Dementia cases are expected 'to almost triple by 2050', according to a study.

The number of adults living with dementia internationally is predicted to triple from an estimated 57 million in 2019 to 153 million.

The rise is suggested to be as a result of population growth and ageing, researchers have said.

The Global Burden of Disease study suggested that cases will rise in every country with the largest growth being in North Africa and the Middle East (367%) and eastern sub-Saharan Africa (357%).

Oxford Mail: Elderly woman being supported. Credit: PAElderly woman being supported. Credit: PA

Looking at the UK, the increase is expected to be 75%, from just over 907,000 in 2019 to almost 1.6 million in 2050.

It is the first study to give forecast estimates for adults aged 40 and older across 195 countries worldwide and is published in The Lancet Public Health.

“Our study offers improved forecasts for dementia on a global scale as well as the country level, giving policymakers and public health experts new insights to understand the drivers of these increases, based on the best available data, " says Lead author Emma Nichols, from the Institute for Health Metrics and Evaluation (IHME) at the University of Washington.

She added: “At the same time, we need to focus more on prevention and control of risk factors before they result in dementia.

“Even modest advances in preventing dementia or delaying its progression would pay remarkable dividends.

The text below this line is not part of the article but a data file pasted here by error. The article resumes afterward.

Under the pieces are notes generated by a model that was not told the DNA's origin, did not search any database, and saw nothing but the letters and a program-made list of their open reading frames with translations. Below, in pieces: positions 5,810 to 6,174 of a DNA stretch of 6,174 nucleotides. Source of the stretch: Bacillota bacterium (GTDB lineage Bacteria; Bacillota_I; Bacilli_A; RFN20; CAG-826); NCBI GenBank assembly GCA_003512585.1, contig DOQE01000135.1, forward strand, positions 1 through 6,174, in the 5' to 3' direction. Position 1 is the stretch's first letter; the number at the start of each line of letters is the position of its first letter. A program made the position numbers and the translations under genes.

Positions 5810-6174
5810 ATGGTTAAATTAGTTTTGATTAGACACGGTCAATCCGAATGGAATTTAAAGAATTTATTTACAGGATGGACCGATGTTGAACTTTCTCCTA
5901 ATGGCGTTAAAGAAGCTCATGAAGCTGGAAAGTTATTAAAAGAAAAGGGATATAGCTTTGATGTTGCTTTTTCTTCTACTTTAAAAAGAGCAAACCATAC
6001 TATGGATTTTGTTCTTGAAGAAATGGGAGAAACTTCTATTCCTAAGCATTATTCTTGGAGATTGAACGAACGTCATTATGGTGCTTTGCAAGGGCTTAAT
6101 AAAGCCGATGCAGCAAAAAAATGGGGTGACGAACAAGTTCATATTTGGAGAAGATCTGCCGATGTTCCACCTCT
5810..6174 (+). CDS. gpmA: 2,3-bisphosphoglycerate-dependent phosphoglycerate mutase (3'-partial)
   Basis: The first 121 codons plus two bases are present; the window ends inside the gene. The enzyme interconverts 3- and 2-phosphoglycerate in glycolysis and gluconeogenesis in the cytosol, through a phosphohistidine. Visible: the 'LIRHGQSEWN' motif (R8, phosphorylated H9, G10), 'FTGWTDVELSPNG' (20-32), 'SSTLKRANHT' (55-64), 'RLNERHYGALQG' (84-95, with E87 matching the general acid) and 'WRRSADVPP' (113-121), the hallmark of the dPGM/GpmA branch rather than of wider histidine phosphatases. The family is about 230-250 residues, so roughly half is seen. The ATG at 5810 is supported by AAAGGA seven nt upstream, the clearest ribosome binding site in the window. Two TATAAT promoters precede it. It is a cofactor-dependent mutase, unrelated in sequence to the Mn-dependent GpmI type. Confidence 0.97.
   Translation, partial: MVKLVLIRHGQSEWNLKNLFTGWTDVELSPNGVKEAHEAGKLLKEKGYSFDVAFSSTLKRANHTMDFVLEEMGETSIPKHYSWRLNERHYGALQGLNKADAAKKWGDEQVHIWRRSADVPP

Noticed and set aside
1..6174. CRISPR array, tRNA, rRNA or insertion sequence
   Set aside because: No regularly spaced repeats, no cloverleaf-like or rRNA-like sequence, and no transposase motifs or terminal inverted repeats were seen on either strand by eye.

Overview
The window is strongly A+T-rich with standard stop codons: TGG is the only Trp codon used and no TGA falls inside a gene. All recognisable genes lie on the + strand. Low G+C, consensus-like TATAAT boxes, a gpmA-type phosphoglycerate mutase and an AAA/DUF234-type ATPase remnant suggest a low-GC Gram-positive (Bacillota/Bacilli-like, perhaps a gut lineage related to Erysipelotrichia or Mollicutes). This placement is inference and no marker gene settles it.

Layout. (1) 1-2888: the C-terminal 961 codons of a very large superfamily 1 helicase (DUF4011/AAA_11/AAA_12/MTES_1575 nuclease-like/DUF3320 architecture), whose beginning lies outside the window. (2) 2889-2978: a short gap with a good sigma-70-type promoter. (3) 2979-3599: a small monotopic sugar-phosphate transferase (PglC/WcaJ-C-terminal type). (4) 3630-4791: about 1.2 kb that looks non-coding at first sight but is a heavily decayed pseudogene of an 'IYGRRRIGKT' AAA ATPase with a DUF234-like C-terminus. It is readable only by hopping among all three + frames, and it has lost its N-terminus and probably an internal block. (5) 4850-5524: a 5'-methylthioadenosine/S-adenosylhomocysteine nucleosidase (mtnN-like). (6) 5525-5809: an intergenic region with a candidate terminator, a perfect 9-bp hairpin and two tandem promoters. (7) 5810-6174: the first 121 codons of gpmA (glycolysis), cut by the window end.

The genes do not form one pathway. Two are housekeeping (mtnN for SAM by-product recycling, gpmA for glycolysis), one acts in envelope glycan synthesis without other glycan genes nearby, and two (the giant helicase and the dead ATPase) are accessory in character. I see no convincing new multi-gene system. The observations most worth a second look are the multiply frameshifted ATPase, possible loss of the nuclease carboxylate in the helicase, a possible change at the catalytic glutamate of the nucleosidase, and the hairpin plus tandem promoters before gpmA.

“To have the greatest impact, we need to reduce exposure to the leading risk factors in each country.

“For most, this means scaling up locally appropriate, low-cost programmes that support healthier diets, more exercise, quitting smoking, and better access to education.

“And it also means continuing to invest in research to identify effective treatments to stop, slow, or prevent dementia.”

What causes Dementia?

The study analysed four risk factors and the potential future impact on dementia including smoking, obesity, high blood sugar, and low education.

The improved access to education will help reduce global dementia levels by 6.2 million cases by 2050, scientists have suggested.

However, current trends in obesity, high blood sugar, and smoking will counteract the progress made here and will likely result in an additional 6.8 million dementia cases.

Researchers from the study have called for a more aggressive prevention strategy towards Dementia. 

This would include adapting our approach through lifestyle factors, education, diet, and exercise.

Dementia symptoms

The NHS has identified some early symptoms of Dementia but it is important to note that the condition can affect us all differently. 

These are the common early symptoms that the National Health Service has recognised.

  • Memory loss
  • Difficulty concentrating
  • Finding it hard to carry out familiar daily tasks, such as getting confused over the correct change when shopping
  • Struggling to follow a conversation or find the right word
  • Being confused about time and place
  • Mood changes

As the condition progresses, more advanced Dementia symptoms include "memory loss and difficulties with communication often become severe," according to the NHS.

The patient will likely neglect their own health needs and need constant care in the later stages.

For more information and where to find support, consult the NHS website.